Uber CEO Explains Why People with a Criminal Record Should Not be Barred from Employment Opportunities
Date:  10-27-2016

Co-founder of Uber also advocates for reclassifying nonviolent crimes as misdemeanors
Via The San Francisco Chronicle:

By all accounts, Derric Sampson is a model driver. He’s done 7,400 trips on Uber in 18 months and riders rate him 4.85 out of 5, above average. The only issue: He’s served time in prison. My friends are often taken aback when I tell them about Sampson. But people are released from prison because the state accepts they have repaid their debt to society and deserve a second chance. And if prisoners can’t find gainful employment, they’re much more likely to commit another crime, putting them back in prison.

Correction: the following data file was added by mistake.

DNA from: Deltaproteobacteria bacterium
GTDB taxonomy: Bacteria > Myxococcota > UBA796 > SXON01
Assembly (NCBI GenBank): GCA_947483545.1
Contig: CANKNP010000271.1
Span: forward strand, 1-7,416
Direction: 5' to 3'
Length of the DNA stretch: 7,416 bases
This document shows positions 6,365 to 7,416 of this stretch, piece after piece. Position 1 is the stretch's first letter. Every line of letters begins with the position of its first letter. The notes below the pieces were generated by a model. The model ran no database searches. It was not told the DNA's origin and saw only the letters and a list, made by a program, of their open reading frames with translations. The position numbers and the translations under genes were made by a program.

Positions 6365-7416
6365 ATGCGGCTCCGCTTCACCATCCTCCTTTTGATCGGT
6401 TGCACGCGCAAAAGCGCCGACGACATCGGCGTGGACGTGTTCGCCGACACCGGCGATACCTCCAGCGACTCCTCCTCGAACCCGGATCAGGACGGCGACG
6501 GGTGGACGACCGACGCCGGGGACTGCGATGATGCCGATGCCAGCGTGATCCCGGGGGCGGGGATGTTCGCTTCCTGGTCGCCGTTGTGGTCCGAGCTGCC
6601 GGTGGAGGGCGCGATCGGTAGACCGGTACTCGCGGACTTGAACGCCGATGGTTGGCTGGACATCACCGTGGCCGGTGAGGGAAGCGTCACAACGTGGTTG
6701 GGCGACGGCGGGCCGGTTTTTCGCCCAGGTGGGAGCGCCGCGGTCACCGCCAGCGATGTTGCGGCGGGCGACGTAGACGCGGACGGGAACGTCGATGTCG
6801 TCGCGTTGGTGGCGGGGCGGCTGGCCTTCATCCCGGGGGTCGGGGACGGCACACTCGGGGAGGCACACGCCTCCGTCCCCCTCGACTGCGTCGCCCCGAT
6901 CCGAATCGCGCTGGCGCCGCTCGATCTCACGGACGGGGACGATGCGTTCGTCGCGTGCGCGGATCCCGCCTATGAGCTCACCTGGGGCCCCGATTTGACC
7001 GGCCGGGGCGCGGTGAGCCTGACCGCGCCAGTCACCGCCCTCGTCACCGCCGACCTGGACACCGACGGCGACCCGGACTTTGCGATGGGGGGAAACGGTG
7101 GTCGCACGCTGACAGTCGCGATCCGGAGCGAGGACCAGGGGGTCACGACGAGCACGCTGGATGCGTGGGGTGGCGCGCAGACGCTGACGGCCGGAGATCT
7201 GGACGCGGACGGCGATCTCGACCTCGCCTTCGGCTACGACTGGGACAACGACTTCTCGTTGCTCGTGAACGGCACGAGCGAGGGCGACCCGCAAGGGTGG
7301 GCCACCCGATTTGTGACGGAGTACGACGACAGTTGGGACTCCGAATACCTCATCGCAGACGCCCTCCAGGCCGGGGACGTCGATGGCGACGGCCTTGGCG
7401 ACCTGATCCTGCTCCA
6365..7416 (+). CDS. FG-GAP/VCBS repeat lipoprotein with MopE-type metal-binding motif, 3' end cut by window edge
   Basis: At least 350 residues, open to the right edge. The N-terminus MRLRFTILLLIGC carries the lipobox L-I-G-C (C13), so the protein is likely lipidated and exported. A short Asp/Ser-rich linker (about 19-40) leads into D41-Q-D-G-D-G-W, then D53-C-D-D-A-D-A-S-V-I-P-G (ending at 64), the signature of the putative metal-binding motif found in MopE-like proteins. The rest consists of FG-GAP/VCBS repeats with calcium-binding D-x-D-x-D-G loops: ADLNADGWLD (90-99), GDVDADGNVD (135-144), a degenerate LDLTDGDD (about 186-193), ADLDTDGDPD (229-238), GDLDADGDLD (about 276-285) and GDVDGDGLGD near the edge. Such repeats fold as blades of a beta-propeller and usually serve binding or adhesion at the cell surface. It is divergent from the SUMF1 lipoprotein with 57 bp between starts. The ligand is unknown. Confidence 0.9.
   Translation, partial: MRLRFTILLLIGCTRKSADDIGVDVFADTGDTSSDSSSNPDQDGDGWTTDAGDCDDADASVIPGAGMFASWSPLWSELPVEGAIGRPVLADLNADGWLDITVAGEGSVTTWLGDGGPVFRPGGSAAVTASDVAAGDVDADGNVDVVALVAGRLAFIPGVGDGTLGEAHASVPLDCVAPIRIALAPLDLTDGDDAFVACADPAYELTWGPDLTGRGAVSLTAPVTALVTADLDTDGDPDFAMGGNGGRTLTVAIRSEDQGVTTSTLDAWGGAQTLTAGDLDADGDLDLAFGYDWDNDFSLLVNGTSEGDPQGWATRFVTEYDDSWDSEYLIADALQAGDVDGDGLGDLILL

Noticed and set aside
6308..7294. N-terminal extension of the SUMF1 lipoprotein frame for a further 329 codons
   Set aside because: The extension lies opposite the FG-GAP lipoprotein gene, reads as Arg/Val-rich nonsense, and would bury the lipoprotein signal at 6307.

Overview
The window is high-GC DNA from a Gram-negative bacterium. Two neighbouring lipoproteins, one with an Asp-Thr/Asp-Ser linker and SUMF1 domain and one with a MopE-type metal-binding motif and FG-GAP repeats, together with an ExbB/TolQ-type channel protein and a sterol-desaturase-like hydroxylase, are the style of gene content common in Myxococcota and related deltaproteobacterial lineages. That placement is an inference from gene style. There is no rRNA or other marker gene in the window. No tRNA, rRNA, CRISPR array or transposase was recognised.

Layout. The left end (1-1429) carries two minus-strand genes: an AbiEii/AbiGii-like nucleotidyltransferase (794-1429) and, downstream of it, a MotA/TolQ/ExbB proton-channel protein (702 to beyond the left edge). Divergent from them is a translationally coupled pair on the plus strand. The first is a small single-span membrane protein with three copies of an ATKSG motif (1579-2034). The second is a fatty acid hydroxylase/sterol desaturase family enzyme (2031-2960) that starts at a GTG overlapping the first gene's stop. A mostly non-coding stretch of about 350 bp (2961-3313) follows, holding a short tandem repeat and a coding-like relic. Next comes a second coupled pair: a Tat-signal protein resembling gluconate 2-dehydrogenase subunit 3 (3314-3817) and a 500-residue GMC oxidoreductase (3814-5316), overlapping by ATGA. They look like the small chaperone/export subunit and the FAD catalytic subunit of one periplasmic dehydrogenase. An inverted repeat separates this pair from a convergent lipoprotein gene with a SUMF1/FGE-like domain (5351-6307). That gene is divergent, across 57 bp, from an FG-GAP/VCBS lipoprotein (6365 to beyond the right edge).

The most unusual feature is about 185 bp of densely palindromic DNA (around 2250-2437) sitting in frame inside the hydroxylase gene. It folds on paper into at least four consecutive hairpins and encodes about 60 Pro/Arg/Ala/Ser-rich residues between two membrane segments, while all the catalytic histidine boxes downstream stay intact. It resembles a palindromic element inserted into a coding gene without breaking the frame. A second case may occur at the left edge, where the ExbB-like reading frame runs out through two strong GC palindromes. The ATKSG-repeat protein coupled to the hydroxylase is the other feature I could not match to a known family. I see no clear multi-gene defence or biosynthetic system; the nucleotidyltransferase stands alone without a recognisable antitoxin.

However, it’s amazingly hard to find work if you are one of the 70 million-plus Americans with a criminal record because many companies ask about your history up front. And if you check “yes,” the application process ends before the interview has even started. That is why Uber supports “Ban the Box” and has removed this step from our hiring process.

But that’s just one of the many barriers people face when looking for work. Some 30 percent of jobs in the United States now require a license — from being a tour guide or real estate agent to hair braiding. And many of these licenses include some kind of criminal background check. Read more